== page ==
That said, although the mechanics of playing the guitalele may be easier than the guitar, the guitar is more versatile with far more dedicated learning resources.

Few songs and even fewer genres feature the guitalele.

So although a guitalele may technically be easier to play than a guitar, the lack of dedicated resources to learn the guitalele presents its own unique challenges.


I have written comprehensively about standard guitalele tuning and guitalele tuning variations here.

However, for the sake of including


The neck of the guitar is obviously longer than the neck of a guitalele.

A conventional guitar could have anything from 19 – 22 frets while a guitalele could be anything from 14 – 20 frets.

The Guitar or the Guitalele? Which Should I Learn?

If you’re unsure of your commitment level to a new instrument and want something less expensive and easier to play, you might consider the guitalele instead of the guitar.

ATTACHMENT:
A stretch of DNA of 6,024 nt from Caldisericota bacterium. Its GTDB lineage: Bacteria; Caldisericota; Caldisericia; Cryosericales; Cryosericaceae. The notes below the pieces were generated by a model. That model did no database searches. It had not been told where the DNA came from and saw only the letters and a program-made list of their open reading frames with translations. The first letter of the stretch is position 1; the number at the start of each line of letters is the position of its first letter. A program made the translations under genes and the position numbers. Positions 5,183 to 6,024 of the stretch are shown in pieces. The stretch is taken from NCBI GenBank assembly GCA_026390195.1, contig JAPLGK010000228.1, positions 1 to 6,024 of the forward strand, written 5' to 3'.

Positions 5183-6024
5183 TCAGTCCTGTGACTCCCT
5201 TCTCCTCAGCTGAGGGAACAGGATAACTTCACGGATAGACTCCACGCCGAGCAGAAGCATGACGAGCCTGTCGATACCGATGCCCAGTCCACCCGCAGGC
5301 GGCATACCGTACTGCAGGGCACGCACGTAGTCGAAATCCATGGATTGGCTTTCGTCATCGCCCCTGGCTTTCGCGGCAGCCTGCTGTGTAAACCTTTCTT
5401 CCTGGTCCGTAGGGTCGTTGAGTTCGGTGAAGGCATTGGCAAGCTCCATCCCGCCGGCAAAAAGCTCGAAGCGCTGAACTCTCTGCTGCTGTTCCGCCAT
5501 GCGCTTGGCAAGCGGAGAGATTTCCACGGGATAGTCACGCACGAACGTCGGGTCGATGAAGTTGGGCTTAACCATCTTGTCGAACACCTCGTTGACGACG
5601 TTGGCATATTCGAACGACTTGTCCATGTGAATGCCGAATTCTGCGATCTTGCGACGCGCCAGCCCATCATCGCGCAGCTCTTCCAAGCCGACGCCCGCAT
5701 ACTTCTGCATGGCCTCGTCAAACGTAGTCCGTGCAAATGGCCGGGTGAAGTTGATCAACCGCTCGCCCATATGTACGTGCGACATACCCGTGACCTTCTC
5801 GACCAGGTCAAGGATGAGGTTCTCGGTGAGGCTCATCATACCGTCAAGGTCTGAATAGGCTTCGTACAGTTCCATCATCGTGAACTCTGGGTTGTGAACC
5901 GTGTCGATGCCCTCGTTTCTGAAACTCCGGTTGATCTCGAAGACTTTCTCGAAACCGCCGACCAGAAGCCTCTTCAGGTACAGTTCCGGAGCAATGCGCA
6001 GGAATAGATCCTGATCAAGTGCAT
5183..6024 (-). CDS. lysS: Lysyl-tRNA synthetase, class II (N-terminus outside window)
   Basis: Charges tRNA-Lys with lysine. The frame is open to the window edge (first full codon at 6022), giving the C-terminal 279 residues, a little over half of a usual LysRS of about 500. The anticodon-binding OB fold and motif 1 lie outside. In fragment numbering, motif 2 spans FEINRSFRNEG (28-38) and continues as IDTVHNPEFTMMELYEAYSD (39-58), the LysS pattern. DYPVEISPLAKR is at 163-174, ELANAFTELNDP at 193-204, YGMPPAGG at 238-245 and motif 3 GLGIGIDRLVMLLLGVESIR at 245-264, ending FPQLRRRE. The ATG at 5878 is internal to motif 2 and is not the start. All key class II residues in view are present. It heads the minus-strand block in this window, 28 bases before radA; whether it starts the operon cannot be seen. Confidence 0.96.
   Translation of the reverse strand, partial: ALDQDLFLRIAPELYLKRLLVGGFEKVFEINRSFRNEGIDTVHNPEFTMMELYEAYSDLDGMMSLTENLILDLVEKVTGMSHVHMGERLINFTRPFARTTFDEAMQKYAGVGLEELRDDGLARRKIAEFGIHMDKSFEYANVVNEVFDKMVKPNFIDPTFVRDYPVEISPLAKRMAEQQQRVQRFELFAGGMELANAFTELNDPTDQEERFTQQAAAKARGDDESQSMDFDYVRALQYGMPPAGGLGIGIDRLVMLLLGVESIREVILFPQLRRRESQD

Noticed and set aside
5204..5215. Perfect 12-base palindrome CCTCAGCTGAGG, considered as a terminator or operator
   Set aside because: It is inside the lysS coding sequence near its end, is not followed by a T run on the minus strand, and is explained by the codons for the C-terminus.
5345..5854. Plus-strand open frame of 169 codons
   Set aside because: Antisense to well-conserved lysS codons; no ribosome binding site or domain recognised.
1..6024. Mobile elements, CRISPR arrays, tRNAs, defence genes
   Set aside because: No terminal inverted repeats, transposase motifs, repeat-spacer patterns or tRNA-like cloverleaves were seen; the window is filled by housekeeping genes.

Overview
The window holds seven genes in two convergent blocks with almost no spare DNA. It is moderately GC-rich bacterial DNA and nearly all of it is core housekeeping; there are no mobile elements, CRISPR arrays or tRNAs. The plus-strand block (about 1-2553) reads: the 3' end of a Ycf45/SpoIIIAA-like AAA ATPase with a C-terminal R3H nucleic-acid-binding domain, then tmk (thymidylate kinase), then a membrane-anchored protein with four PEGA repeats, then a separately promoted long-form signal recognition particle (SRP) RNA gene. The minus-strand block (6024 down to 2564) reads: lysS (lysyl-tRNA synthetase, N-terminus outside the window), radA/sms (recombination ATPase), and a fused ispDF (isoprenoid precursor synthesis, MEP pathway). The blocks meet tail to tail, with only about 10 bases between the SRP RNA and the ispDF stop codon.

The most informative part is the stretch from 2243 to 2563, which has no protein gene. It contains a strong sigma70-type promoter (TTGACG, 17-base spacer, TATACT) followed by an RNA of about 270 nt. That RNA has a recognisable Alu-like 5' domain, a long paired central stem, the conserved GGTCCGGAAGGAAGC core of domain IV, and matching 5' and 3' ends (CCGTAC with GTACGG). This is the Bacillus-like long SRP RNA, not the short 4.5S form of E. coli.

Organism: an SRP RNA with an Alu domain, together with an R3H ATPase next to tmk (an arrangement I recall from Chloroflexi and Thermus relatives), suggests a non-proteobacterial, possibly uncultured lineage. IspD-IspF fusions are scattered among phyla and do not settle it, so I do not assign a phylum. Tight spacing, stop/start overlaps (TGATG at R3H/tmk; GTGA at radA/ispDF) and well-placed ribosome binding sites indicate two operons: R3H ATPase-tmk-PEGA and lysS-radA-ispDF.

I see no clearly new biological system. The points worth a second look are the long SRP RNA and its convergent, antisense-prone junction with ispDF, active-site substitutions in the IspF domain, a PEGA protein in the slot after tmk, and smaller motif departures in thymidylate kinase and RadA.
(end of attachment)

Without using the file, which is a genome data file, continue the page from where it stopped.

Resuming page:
However, if you want a conventional instrument with more dedicated learning materials and are willing to spend a bit more money to learn something slightly more difficult, I recommend the guitar.

Ultimately, you want to choose whichever instrument makes you happy.

You should also consider the style of music you wish to play and what musical instrument best suits that style.

Even though you can break the rules of style by using an atypical instrument in a particular style, this requires skill.

Thus, I always recommend considering the typical instruments used in whichever style of music you prefer and learning those instruments.